WASHINGTON — While Fairfax County leaders have good things to say about the Virginia Department of Transportation’s response to last month’s blizzard, they’ve raised a number of concerns to be addressed at a “snow summit” in March.
“Compared to ‘Snowmageddon,’ where some county residents were trapped – some of them without power in their homes for up to a week – I think VDOT’s response to this storm was excellent, but there are still lessons to be learned and practices that can be improved,” said Board of Supervisors Chairman Sharon Bulova.
As a result, the board has invited VDOT, school and police officials to the “snow summit,” scheduled for March 1.
Supervisor Linda Smyth said VDOT’s online plow tracking map was “worthless,” and wants to look for ways to get heavier equipment in sooner the next time there’s a massive storm.
“VDOT would send out the guy in the pickup truck with a blade attached to the front, who could not possibly manage the snow,” Smyth said. “And it ended up with that guy in the pickup truck, stuck or leaving a barricade of the snow that just could not be pushed.”
Supervisor Kathy Smith said her neighborhood wasn’t plowed until Tuesday.
Intersections and sidewalks were piled high with snow, which contributed to the Fairfax County school system being closed all week.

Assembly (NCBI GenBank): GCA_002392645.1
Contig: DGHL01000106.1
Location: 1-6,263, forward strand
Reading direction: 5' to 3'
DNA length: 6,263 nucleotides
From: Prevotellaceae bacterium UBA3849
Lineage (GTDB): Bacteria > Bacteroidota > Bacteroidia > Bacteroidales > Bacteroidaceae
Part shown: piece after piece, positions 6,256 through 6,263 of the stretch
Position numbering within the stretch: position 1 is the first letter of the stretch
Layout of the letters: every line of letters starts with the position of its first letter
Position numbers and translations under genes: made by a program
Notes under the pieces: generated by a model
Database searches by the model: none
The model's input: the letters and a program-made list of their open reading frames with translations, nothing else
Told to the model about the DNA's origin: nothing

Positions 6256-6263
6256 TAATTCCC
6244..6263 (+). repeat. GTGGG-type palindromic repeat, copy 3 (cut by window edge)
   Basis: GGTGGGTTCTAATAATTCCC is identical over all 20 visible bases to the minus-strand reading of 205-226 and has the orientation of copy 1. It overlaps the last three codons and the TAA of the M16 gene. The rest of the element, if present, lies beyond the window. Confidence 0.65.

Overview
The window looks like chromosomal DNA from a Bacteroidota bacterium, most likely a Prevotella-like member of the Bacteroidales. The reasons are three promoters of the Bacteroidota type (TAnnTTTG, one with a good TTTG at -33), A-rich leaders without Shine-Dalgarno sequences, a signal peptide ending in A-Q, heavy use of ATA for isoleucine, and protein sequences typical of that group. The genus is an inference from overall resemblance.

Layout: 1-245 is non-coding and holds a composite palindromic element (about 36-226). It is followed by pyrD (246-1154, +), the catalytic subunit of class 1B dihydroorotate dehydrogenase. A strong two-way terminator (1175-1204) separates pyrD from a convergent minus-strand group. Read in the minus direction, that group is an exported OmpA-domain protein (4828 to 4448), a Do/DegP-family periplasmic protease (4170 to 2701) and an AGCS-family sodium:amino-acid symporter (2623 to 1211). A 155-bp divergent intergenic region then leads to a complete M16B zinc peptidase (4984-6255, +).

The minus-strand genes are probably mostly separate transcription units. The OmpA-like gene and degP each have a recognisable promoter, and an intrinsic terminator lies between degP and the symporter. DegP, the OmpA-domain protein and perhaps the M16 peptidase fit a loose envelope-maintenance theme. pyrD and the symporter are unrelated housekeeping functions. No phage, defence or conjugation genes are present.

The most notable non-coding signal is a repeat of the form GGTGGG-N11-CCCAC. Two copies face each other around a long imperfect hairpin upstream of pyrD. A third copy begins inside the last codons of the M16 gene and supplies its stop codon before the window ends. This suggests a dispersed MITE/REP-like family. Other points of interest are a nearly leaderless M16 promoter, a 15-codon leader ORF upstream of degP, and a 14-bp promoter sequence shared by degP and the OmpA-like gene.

“I think the schools absolutely made the right call in being closed,” said Supervisor Jeff McKay. “It’s a lot more complicated than just the sidewalks right around the school.”
Bulova and other supervisors say the importance of clearing sidewalks in the county has increased dramatically, even since the Blizzard of ’96, as parts of the county have become much more urban.
“VDOT has improved so much since ‘Snowmageddon’ — night and day in its response — and we need the same thing before the next storm when it comes to what we do with sidewalks,” said Supervisor John Cook. “It’s going to have to be a collaborative effort: citizens, county, business, schools VDOT and whoever else.”
Mt. Vernon District Supervisor Dan Storck said some new developments never got plowed because the roads haven’t been turned over to VDOT yet.
“These are folks who were waiting much as everybody else was, waiting to have their street plowed, and in some cases the developers did not provide or make arrangements to have those streets plowed,” Storck said.
The former school board member said that while VDOT’s response was better than in past storms, the sidewalk shoveling and other snow clearing efforts could be vastly improved to help schools open sooner.
“No one likes the fact that schools were out a week, that frankly is not something that we want to be doing long term. That’s not good for our kids,” Storck said.
Other issues raised for the summit: intersections where snow piles forced drivers to inch out into traffic, and lanes that suddenly disappeared into snow piles.
There were major positives, though: The power stayed on for most of the population and the snow melted as the days got warmer.
“I had far more compliments than complaints, which is one of the first times I’ve ever had that happen during a snowstorm,” said Supervisor Pat Herrity.
“The people that kind of go underappreciated in these snowstorms [are] the repairmen and the tow trucks that are out during the storm fixing this equipment.”
Fairfax County residents with feedback or questions they would like addressed at the “snow summit” can email Chairman@fairfaxcounty.gov.